• JBW-Designed - RACK STUFF -- Assemblies-Chassis-Enclosures-Panels-Systems.pdf
    6.2 MB · Views: 26
  • JBW-Designed -- 2D & 3D Mechanical Detail Drawings - Cables-Foam-Sheet-Metal.pdf
    3.1 MB · Views: 21

john12ax7

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The fab house will figure things out. You can just make rectangular pads with a note that edge fingers need hard gold plating. Most (all?) will understand what this means.

You probably want to specify gold thickness though (and perhaps nickel too). The default / cheapest option can sometimes be really thin, which reduces the durability / number of insertions.

Prepare for some sticker shock in how much the cost goes up with gold plating.
 

mihi_fuchs

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Michael: GOOD JOB!!! on the KiCAD PCB layout!!! But.....

Now.....Keep in mind that I am only a "beginner" in performing PCB layouts, as I have been designing PCBs for over 40-years, starting with "manual hand-taping" methods as Brian as mentioned using the "Bishop Graphics" materials and using a variety of CAD-programs over the decades at all of the different companies I have worked with within the aerospace/avionics, defense, medical electronics, NASA, R&D laboratories, telecommunications and video electronics industries. So, you can take my comments with "a grain of salt", if you wish, OK???

First off.....while "Copper Pours" are generally a good thing, you don't generally want to have them go out to the edge of the PCB for a variety of reasons. It would be preferable to back-off the "Copper Pour" somewhere in the neighborhood of 50-to-100 mils as a clearance. The same would go for your TOP and BOTTOM soldermasks. Secondly.....when you have a "Copper Pour" on both sides of the PCB as you have done, it helps tremendously to connect each of the "Copper Pours" together using what are called "Stitching Vias". What are "Stitching Vias"? "Stitching Vias" are independent "free-form" vias that are typically connected to the "GROUND" net and are placed by the - dozens - all over the PCB. While the "Plated-Thru Holes" of the capacitors and other components that are connected to "GROUND" will connect both of the "Copper Pours" together, "the more the merrier" principle applies here. Meaning, if you consider the via "hole" as a resistor, then the more resistors that you have connected in parallel, the lower the overall resistance will be and that's a "good thing"!!!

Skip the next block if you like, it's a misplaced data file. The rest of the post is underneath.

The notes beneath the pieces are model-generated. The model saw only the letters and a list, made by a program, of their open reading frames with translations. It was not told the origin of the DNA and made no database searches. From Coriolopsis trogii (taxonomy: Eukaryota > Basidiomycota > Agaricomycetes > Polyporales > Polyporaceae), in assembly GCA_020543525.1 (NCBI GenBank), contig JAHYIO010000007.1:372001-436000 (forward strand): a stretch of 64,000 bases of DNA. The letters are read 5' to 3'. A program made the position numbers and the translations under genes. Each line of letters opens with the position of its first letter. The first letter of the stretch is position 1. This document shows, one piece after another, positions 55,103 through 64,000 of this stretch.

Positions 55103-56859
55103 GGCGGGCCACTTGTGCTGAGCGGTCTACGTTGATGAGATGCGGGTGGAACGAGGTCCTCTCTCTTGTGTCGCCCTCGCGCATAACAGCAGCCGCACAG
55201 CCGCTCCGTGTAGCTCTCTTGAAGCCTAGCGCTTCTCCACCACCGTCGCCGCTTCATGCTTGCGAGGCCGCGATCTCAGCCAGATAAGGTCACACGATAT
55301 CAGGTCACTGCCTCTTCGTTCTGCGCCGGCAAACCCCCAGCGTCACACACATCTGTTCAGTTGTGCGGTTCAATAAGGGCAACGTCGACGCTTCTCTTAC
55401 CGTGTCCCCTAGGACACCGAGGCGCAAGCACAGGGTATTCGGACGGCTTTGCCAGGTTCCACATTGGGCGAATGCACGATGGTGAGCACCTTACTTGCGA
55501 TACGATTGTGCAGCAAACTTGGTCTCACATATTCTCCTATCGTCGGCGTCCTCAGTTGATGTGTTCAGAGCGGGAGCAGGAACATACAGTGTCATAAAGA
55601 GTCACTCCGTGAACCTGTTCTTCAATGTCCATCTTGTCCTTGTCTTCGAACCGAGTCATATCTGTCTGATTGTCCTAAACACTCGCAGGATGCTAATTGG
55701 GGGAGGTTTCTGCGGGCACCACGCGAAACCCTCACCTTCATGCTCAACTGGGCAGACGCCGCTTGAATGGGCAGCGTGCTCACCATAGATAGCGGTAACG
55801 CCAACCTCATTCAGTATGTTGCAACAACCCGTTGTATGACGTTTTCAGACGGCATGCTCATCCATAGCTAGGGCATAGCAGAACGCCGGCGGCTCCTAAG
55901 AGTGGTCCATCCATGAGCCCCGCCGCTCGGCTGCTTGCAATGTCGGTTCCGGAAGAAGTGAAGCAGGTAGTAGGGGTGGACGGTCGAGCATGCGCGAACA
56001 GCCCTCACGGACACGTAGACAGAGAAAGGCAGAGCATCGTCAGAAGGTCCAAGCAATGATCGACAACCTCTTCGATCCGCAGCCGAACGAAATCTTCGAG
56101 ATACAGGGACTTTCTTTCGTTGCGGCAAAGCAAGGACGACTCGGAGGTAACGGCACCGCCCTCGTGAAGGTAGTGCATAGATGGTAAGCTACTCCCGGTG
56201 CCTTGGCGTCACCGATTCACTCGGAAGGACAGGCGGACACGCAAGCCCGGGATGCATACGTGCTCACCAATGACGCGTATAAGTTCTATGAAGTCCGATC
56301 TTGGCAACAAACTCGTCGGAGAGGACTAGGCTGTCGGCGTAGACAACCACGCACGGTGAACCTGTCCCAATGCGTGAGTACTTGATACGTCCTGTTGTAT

Now, this may not be as an important a parameter in an audio PCB, but it - does - become a critical parameter in all of the "RF" PCBs I have designed. Most of my "RF" PCBs end up having several hundred "Stitching Vias" and on the larger "RF" PCBs I have done, the number can reach into the low thousands!!!

Another item you need to keep a watch out for when doing a "Copper Pour" is inadvertently creating what is called an "Isolated Copper Pour". What that is is a "Copper Pour" area that is -- NOT -- connected to anything and is just a piece of "isolated copper" on the PCB. Usually, the use of "Stitching Vias" can eliminate any "Isolated Copper Pour" areas, but they can also be eliminated by how your "Copper Pour" parameters are setup (i.e., line-weight, spacings, etc.). You may have to dig down into the KiCAD setup parameters to see what may or may not be available to change in this regard.

If you would like to send me your KiCAD PCB file, along with its "Project" file and whatever else it takes for me to load-in your PCB design, I could give your layout a better review and then give you some better pointers on PCB layout for your next project. Another member of this forum recently sent me his GERBER files of an API 2520 module so I could modify and update his GERBER data to be more correct. As it turned out, as I was also reviewing his N/C Drill file, I saw some additional errors within that file and I went ahead and corrected those errors for him. After I had e-mailed his newly-generated GERBER and N/C Drill data files back to him, he placed an order with his PCB shop for 100 PCBs and he recently wrote to me to say that his new boards look GREAT!!! He then mailed me 6 of his new PCBs, which I should receive sometime later on today. (NOTE: I also have a special GERBER and N/C Drill data editing program).